In February 2012, Venable’s Government Contracts Practice Group released an alert regarding then-recent initiatives to measure the Defense Contract Audit Agency’s (DCAA) access to contractor internal audit reports and the likely impact resulting from these initiatives. As predicted, Congress has taken affirmative steps over the last year in an effort to broaden the statutory authority granting DCAA with the power to request, access and utilize contractor internal audit reports. Indeed, on January 2, 2013, President Obama signed the Fiscal Year (FY) 2013 National Defense Authorization Act (NDAA), which includes Section 832, a noteworthy provision relating to DCAA’s access to contactor internal audit reports.
As outlined below, Section 832 provides DCAA with the statutory authority to access contractor internal audit reports and it establishes procedural frameworks that are intended to limit DCAA’s access to only those reports that are relevant to in-process audits. While Section 832 does include safeguards and protections to avoid the potential for improper access, contractors should nonetheless be aware that DCAA is still entitled to invoke significant remedies in the event that a contractor denies DCAA access to its internal audit reports. Consequently, contractors should be aware of the changing legislative landscape relating to DCAA’s access to their internal audit reports and modify their Policies and Procedures accordingly to ensure adequate protection of their company.
In 2011, the Government Accountability Office (GAO), in response to a request that it assess the role of contractors’ internal audit reports and DCAA’s examination and use of information within these reports, issued a report (GAO-12-88) in which it concluded that DCAA’s access to and use of contractors’ internal audit reports was limited. According to the GAO, DCAA’s history of limited access and use of these reports was due to several factors, including: contractors’ various interpretations of court decisions concerning DCAA’s access to internal audit reports; differing policies and procedures among contractors with respect to DCAA’s access to and use of internal audit reports; and DCAA’s inability to identify internal audit reports relevant to their work, and overall uncertainty as to the usefulness of these reports. Consequently, the GAO concluded that DCAA’s failure to routinely request access to contractor internal audit reports adversely affected its corresponding ability to effectively evaluate contactors’ internal controls.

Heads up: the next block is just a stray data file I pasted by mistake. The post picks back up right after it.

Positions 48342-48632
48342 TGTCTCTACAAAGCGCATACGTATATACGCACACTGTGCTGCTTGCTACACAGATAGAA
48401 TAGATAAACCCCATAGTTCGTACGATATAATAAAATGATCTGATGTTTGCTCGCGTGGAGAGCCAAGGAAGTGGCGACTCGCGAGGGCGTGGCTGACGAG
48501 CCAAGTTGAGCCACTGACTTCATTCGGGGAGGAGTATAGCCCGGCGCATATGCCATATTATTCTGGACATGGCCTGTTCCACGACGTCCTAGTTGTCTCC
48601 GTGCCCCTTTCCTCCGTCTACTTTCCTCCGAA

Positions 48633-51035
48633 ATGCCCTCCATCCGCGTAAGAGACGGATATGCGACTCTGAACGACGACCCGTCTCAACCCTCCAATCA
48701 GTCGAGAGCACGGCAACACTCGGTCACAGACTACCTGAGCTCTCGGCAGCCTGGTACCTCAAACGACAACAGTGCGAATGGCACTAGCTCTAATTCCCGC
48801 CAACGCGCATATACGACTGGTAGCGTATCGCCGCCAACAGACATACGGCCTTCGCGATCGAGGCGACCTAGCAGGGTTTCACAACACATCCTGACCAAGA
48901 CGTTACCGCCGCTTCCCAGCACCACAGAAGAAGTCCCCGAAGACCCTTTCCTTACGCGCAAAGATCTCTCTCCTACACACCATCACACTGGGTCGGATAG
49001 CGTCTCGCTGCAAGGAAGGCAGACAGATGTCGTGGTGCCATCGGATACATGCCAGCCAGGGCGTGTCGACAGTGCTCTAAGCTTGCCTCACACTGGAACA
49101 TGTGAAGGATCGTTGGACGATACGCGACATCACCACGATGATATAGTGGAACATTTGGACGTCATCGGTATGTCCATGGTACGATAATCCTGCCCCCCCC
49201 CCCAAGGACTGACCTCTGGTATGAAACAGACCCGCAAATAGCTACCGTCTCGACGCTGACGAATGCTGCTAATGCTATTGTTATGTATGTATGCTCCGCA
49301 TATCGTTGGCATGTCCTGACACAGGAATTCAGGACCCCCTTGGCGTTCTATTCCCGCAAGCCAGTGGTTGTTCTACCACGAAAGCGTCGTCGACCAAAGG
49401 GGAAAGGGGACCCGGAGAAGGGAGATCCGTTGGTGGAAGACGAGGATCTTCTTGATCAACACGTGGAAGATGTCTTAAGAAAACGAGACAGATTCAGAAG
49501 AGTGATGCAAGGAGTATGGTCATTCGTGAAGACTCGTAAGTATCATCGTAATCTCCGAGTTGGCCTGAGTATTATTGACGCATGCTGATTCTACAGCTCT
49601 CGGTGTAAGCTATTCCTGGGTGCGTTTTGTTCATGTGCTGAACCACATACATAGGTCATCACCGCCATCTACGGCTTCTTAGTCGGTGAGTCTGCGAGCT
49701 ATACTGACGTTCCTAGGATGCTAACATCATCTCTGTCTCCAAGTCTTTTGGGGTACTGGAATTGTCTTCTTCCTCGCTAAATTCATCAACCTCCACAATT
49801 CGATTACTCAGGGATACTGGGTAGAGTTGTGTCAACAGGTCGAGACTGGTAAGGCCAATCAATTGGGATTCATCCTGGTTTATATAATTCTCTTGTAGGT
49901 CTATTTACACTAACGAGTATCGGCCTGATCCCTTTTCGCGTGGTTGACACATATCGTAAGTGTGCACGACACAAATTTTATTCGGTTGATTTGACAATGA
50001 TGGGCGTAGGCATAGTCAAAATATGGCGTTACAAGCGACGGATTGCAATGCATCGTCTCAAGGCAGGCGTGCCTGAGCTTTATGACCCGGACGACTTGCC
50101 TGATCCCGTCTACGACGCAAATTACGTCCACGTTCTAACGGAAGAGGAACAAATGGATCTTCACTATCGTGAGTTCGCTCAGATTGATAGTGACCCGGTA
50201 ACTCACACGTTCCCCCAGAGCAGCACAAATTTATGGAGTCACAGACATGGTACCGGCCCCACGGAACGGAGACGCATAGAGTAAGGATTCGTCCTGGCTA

As a result of the GAO’s report and recommendations, the DCAA issued its Internal Audit Guidance in August 2012. These guidelines establish parameters DCAA Auditors and Supervisors will adhere to when requesting access to contractor internal audit reports. These parameters include: the implementation of a formal tracking process to record requests and responses to contractor internal audit reports; limiting requests to only those reports deemed pertinent to the Auditor’s specific audit task; and seeking access to contractor working papers only if information within the internal audit reports was determined insufficient for performing an audit.
Efforts for DCAA’s increased access to internal audit reports also gained steam within Congress, with the Senate proposing draft legislation (S. 3254) for the FY 2013 NDAA that proposed to provide DCAA with broad statutory authority to access internal audit reports and impose statutory sanctions on those contractors who denied DCAA access to their reports. In the end, however, the final legislation within Section 832 of the NDAA contains more restrictive grants of authority and includes critical internal safeguards to ensure that DCAA’s access to and use of contractor internal audit reports is proper. Some of the key provisions within Section 832 require that DCAA:
- Document that its requests for access to internal audit reports are necessary to complete required evaluations of contractor Business Systems;
- Keep a record of contractor responses to requests for access to internal audit reports, including a contractor’s rationale if access to reports is denied;